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Advocate file photo by MATTHEW HINTON--U.S. Attorney Kenneth Polite leaves the visitation of Jefferson Parish Sheriff Office Deputy David Michel Jr. in Gretna on June 27, 2016. 

Matthew Hinton

When Kenneth Polite announced Friday he was stepping down as U.S. attorney, he planned to give himself two weeks to wrap things up.

It turned out he had only a few hours.

As it happened, Polite’s announcement came on the same day the Department of Justice asked for the resignations of the 46 holdover U.S. attorneys who were appointed during President Barack Obama’s tenure.

And the request was an urgent one: Rather than giving the prosecutors a few days or a couple of weeks for office parties and valedictory speeches, they were all asked to depart immediately.

In fact, Preet Bharara, the high-profile U.S. attorney for the Southern District of New York, refused to comply on Friday. On Saturday, he announced on Twitter that he had been fired.

Polite’s story took a slightly different twist. As WWL-TV first reported Monday, he was told Friday evening that resigning effective March 24 wasn’t good enough and that he had to clear out immediately.

The news was delivered by Dana Boente, who was Polite’s predecessor in New Orleans, where he served in an interim capacity. Boente is now an acting deputy attorney general.

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Advocate staff photo by SCOTT THRELKELD -- Kenneth Polite Jr. announced his resignation Friday as U.S. Attorney for the Eastern District of Louisiana. He had planned to stay until March 24, but officials in the Trump administration asked him later Friday to make his resignation effective immediately. Here, Polite addresses the audience during the inauguration of Randy Smith as St. Tammany Parish Sheriff on July 1, 2016, at Church of the King in Mandeville.

On Saturday morning, Polite, 41, tweeted that he felt like “Craig from Friday,” a reference to a character who was let go on his day off. “I voluntarily resigned, but then I got fired!” Polite wrote, alongside a video clip from the 1995 movie.

Polite said in an interview late Monday that the suddenness of the order to clear out took him by surprise.

Just two days earlier, he said, Attorney General Jeff Sessions had hosted a conference call with Polite and his colleagues from around the country in which Sessions welcomed advice from the various U.S. attorneys and even invited some to conduct follow-up briefings. There was no hint the ax was about to fall.

"That was Wednesday, man," Polite said. 

Duane Evans, who had been first assistant U.S. attorney under Polite, has been named acting U.S. attorney.

President Donald Trump has not nominated anyone for the permanent post. The process of picking U.S. attorneys — there are 93 across the country — can take many months.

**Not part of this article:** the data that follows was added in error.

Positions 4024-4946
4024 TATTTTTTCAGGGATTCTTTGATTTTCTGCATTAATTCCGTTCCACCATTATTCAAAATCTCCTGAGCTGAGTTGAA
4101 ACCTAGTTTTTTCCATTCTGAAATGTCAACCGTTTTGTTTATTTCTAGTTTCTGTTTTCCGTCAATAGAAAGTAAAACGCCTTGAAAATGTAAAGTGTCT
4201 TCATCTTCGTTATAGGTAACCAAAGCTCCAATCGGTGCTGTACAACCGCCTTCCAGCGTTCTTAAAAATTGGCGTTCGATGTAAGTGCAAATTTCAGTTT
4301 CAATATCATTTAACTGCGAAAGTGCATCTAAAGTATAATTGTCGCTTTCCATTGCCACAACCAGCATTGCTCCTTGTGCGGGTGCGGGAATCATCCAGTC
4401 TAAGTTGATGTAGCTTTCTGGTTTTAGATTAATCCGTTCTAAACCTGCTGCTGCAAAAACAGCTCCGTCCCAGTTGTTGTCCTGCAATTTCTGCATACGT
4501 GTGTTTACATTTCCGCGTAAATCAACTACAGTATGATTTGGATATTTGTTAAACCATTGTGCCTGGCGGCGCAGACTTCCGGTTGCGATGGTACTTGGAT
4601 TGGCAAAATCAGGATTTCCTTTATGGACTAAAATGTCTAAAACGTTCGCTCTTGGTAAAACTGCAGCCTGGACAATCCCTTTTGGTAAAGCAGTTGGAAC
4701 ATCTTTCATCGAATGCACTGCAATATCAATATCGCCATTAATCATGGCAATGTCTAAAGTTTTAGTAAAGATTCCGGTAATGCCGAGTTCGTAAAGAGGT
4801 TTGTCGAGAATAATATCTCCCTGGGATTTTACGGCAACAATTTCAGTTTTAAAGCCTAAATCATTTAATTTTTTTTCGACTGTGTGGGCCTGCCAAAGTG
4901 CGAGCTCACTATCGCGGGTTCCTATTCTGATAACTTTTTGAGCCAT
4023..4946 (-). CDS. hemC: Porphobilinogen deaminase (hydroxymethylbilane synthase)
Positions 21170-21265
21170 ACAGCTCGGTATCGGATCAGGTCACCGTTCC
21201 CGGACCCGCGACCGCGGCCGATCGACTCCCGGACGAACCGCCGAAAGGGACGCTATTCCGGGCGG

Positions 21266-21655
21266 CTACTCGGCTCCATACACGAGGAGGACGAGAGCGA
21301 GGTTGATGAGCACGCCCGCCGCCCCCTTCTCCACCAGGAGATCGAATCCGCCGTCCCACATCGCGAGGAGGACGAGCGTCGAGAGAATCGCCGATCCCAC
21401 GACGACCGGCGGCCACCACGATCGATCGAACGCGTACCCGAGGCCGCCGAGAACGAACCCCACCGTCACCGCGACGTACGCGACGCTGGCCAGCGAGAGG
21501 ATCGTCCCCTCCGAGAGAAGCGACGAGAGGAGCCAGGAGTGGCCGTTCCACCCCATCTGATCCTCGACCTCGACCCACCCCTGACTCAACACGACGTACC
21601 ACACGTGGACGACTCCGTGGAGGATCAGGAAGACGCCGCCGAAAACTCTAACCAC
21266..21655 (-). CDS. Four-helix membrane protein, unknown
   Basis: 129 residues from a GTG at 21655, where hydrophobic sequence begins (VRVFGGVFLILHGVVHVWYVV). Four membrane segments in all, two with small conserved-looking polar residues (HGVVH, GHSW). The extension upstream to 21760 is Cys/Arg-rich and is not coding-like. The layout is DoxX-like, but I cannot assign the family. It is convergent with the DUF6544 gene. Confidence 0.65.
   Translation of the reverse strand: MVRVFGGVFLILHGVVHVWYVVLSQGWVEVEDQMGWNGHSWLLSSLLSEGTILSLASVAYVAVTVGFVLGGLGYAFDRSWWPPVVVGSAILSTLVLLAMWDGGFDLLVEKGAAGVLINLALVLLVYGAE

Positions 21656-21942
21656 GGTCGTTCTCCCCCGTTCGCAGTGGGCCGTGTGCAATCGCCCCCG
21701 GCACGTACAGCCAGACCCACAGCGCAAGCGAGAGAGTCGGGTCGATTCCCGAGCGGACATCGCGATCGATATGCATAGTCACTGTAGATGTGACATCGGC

The president typically relies on ranking members of his political party, particularly U.S. senators, when making that choice, in this case Sens. Bill Cassidy and John Kennedy. Neither senator has hinted publicly at whom they might support, although a handful of people have emerged as possible contenders for the job.

The sacking of U.S. attorneys is a feature of every transfer of power in Washington, but the way it unfolds can vary.

Some of the prosecutors fired last week said they were shocked — not to lose their jobs, which they expected, but to be hustled out the door so suddenly. An Associated Press story said that the “abrupt nature of the dismissals — done with little explanation and not always with a customary thanks for years of service — stunned and angered some of those left behind in offices around the country.”

Polite said it is "literally impossible to transition out of any job on a few hours' notice — let alone the job of chief law enforcement officer for the district." Such an abrupt change "really does hamper the work of the office and make continuity difficult," he added.

Harry Rosenberg, who served as U.S. attorney for the Eastern District of Louisiana under President George H.W. Bush, said he felt a bit of “déjà vu” as he watched Polite get pushed out.

In March 1993, Rosenberg said, then-Attorney General Janet Reno sent a letter telling all of the U.S. attorneys appointed by her predecessor that they had “five days to pack up and leave.”

Getting kicked to the curb wasn’t a shock, he said.

“You go in with the tide, you go out with the tide,” he said. “It was expected that since I was a presidential appointee, there would be someone else holding that office."

But before the Clinton administration, Rosenberg said, the typical practice was to allow a sitting U.S. attorney to serve until a permanent replacement had been approved by the Senate.

“I didn’t expect it to happen in a nanosecond,” Rosenberg said of the 1993 housecleaning. “As far as I know, that was the first time it happened with such rapidity.”

Follow Gordon Russell on Twitter, @GordonRussell1.